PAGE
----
4.3. Taxonomy of Telenomus remus

Telenomus remus was described from Ulu Gombak, just NE of Kuala Lumpur, Malyasia [49]. In the original description, Nixon states: ‘’This species is probably Telenomus spodopterae Dodd, which was described from four females labelled “from eggs of a moth Spodoptera sp. on sugar beet, Krebet, Java, 23.7.1913”. Nixon was reluctant to use Dodd’s name, as he considered the original description inadequate and thought there might be an important difference in the fore wing proportions. At least two more Telenomus species appear morphologically indistinguishable from T. remus (including male genitalia): Telenomus nawai Ashmead was described from Gifu, Japan [50]; and T. soudanensis (Risbec) was described from West Africa (probably Mali) [51]. There is some likelihood that all of these named species are conspecific [44]. Further research to establish the identities and possible conspecificity of the three described species would focus on DNA sequencing of specimens collected recently from the three type localities. Two independent studies have found mating incompatibility between two apparent species: Raveendranath [52] found a population from Hawaii was reproductively incompatible with one from Barbados, and Arakaki et al. [53] found an isolated population of T. nawai in Japan that is thelytokous due to Wolbachia infection. Further research is needed to clarify the status of these species.

5. Conclusions

This study showed that T. remus, the main egg parasitoid of Spodoptera frugiperda in the Americas that is considered for introduction into Africa, has now been found in East, South, and West Africa. This finding has important implications for the development of augmentative biological control and IPM programmes against S. frugiperda in Africa.

Author Contributions

Insect collection, H.d.P., J.V.d.B., M.B., G.G., K.E.K., I.B., and T.T.; morphological identifications, A.P.; molecular and genetic analyses, A.B., G.C., and L.O.; writing—original draft preparation, M.K., A.B., I.R., and A.P.; writing—review and editing, H.d.P., J.V.d.B., M.B., G.G., K.E.K., I.B. G.C., and L.O.; supervision, M.K.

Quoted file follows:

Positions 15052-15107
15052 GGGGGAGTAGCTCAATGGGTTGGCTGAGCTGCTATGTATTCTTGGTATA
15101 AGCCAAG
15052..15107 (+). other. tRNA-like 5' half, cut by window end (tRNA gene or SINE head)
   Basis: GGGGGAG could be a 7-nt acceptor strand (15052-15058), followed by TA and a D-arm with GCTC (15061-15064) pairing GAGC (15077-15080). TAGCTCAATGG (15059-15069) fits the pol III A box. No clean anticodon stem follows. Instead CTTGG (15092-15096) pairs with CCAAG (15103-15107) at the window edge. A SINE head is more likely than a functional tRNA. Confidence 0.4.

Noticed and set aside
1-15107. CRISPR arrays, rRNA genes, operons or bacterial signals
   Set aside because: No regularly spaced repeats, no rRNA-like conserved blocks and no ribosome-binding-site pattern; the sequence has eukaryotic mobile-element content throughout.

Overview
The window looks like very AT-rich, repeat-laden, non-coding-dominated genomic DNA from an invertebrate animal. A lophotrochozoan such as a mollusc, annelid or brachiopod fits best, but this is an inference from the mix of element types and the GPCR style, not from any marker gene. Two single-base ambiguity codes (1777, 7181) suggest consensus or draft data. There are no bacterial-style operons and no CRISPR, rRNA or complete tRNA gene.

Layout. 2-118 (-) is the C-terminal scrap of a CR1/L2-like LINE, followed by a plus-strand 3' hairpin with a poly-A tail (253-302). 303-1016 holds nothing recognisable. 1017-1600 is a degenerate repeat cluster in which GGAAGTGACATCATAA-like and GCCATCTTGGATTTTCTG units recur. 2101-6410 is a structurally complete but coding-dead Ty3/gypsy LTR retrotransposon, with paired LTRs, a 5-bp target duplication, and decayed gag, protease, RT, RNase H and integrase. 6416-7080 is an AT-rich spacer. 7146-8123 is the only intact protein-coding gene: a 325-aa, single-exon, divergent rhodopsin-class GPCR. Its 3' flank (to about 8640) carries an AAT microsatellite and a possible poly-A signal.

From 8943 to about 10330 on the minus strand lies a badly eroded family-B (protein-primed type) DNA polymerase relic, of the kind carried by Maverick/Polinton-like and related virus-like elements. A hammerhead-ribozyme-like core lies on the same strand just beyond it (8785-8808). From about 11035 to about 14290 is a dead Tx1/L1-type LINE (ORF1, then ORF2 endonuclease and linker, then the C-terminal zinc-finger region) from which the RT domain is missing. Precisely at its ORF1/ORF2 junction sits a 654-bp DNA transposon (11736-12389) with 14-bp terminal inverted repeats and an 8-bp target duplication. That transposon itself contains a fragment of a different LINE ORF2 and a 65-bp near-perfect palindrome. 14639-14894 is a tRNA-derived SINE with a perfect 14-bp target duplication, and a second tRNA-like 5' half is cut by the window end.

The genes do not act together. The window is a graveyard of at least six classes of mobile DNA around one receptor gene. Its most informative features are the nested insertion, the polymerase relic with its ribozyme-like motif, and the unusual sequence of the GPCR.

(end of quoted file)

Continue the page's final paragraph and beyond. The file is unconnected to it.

Funding

This study was financially supported by the Department for International Development (DFID), UK and the Directorate-General for International Cooperation (DGIS), Netherlands through CABI’s Action on Invasives Programme. The Maize Trust contributed to funding of field surveys of S. frugiperda in South Africa. The sample collection in Kenya was supported by funds from USAID Feed the Future IPM Innovation Lab, Virginia Tech (AID-OAA-L-15-00001) and in Benin by the Gesellschaft für Internationale Zusammenarbeit (GIZ).

Conflicts of Interest

The authors declare no conflict of interest.

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Figure 1. Molecular Phylogenetic analysis of Telenomus remus and related species by maximum likelihood method. The tree with the highest log likelihood (-1910.13) is shown. The percentage of trees in which the associated taxa clustered together is shown next to the branches. The analysis involved 27 nucleotide sequences. There were a total of 382 positions in the final dataset. The 13 specimens analysed in this study are indicated as “New for this study”, and their codes are indicated in Table 1.
Figure 1. Molecular Phylogenetic analysis of Telenomus remus and related species by maximum likelihood method. The tree with the highest log likelihood (-1910.13) is shown. The percentage of trees in which the associated taxa clustered together is shown next to the branches. The analysis involved 27 nucleotide sequences. There were a total of 382 positions in the final dataset. The 13 specimens analysed in this study are indicated as “New for this study”, and their codes are indicated in Table 1.
Insects 10 00092 g001
Table 1. Details of the sampling sites, numbers, and accession numbers of specimens sequenced.
Table 1. Details of the sampling sites, numbers, and accession numbers of specimens sequenced.
CountryLocality (Province)CoordinatesCollection DateHost PlantNo. BarcodedCode (as in Figure 1)
South AfricaMbombela (Mpumalanga)25.442149°S
30.992122°E
20.04.18Maize4DAS 160-18-01
DAS 161-18-01
DAS 163-18-01
DAS-248-18-01
Malelane (Mpumalanga)25.595231°S
31.665183°E
20.04.18Maize2DAS-159-18-01
248-248-18-02
Côte d’IvoireYamoussoukro (Kami)6.875833°N
5.363333°W
25.05.18Maize1AP-NHM-DNA1422
NigerMaradi (Djiratawa)13.2360°N
7.0760°E
15.08.17Maize01455 (NHM)
Tilabéri (Sadoré)13.2454°N
2.3047°E
18.09.18Sorghum3TR 263-18-01
TR 263-18-02
TR 263-18-03
BeninAbomey Calavi (Atlantique)6.4375°N
2.3283°E
04.07.18Maize1DAS 252-18-05a
Abomey Calavi (Atlantique)6.43064°N
2.29544°E
01.10.18Maize1DAS 252-18-6a
KenyaKilifi (Kilifi)3.51.06°S
39.9092°E
01.10.18Maize103-FET